What’s At Stake on April 28th?
The U.S. Supreme Court will hear oral arguments in the marriage cases from Michigan, Kentucky, Ohio and Tennessee. All of these states have marriage bans upheld by the federal appeals court in Cincinnati in November. That appeals court is the only one that has ruled in favor of the states since the 2013 Windsor decision when the Supreme Court struck down part of the federal anti-gay marriage law that denied a range of government benefits to legally married same-sex couples. Although the United States v. Windsor did not address the validity of state marriage ban, the majority of courts across the United States said its logic goaded them to invalidate state laws prohibiting gay and lesbian couples from marrying.
For two-and-a-half hours, the court, will hear oral arguments in Obergefell v. Hodges ( Obergell, legally married to John Arthur, now deceased, is suing because Ohio refused to list him as his spouse on the death certificate). However, the proceedings will not be broadcast on radio or television or live-streamed on the Internet, nor photographed. What a bummer! We have to wait for tweets from journalists in the courtroom or be satisfied with an audio recording of the arguments by 2 p.m. on the same day.
What Are The Issues?
Question 1: Does the Fourteenth Amendment (which protects individuals against unwarranted restrictions on their liberty and requires equal treatment) require a state to license a marriage between two people of the same sex? In other words, can states define marriage as the union of a man and woman?
Marriage-right supporters believe that states lack any valid reason to deny the right to marry. State laws that don’t allow everyone to marry violate the Constitution’s guarantee of equal protection and make they and their families less than heterosexual couples. To gay marriage supporters, leaving the states to decide who can marry smacks of discrimination as in Loving v. Virginia, a case in which an interracial heterosexual couple was banned from marriage until the Supreme Court struck down race-based marriage bans in 1967.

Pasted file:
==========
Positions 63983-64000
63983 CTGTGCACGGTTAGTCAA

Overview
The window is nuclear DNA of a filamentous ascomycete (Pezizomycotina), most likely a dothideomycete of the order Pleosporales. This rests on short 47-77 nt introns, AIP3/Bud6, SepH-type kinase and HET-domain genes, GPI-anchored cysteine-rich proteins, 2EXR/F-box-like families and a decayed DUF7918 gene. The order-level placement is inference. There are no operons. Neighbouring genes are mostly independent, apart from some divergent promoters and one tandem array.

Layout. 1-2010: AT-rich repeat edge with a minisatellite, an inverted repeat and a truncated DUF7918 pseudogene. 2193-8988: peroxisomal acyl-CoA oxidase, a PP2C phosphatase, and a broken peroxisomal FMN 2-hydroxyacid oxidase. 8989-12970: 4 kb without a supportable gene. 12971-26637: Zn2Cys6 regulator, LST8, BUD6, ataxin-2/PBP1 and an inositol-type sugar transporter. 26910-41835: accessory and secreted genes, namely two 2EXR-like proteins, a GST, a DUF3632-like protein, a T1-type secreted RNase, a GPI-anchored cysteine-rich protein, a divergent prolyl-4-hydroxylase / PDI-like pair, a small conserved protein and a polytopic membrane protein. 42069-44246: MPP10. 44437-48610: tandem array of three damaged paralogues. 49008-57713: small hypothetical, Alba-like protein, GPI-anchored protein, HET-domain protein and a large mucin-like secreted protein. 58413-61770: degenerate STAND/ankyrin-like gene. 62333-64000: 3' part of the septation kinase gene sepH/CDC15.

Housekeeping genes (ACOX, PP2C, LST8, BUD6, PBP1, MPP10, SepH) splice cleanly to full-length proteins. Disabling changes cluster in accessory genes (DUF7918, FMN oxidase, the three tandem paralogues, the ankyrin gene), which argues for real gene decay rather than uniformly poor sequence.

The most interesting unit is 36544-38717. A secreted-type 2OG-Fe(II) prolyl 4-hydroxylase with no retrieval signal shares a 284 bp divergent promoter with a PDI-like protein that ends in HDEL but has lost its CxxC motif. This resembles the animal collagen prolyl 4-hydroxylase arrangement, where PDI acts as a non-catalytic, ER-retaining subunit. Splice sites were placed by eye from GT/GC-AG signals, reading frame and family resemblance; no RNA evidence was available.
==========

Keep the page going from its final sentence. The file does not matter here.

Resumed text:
Question 2: Does the Fourteenth Amendment require a state to recognize a marriage between two people of the same sex when their marriage was lawfully licensed and performed out-of-state?
States respond that they have always set the rules for marriage. Voters in individual states have settled issues with bans and policies that have changed their constitutions to limit marriage to a man and a woman. They are against courts “imposing” a solution that should be left to the political process and espouse that it is an infringement on states’ rights.
Solicitor Generals and Civil Rights defenders have specific time allotted for arguments and rebuttals for their cases. The Ohio plaintiffs in Obergefell v. Hodges are supported by amicus briefs (friends-of-the-court) from former N.F.L. player Chris Kluwe to the past Chairman of the Republican National Committee, Ken Mehlman as well as various religious denominations.
Gallup: Public Approval of Same-sex Marriage Growing
Today, thirty-six states and the District of Columbia allow gay marriage. In 2004, only Massachusetts allowed such marriages. A WashingtonPost-ABC poll released this past week found that sixty-one percent of Americans said they support allowing gays to marry. A Gallup poll released on April 24th found that nearly 2 million adults are part of a same-sex couple, of whom about 780,000 are married.
Although the Supreme Court decision is not expected until the end of June, one can hope that SCOTUS will make gay marriage the law of the land and the states with bans will be forced to end restrictions. Human dignity is on trial.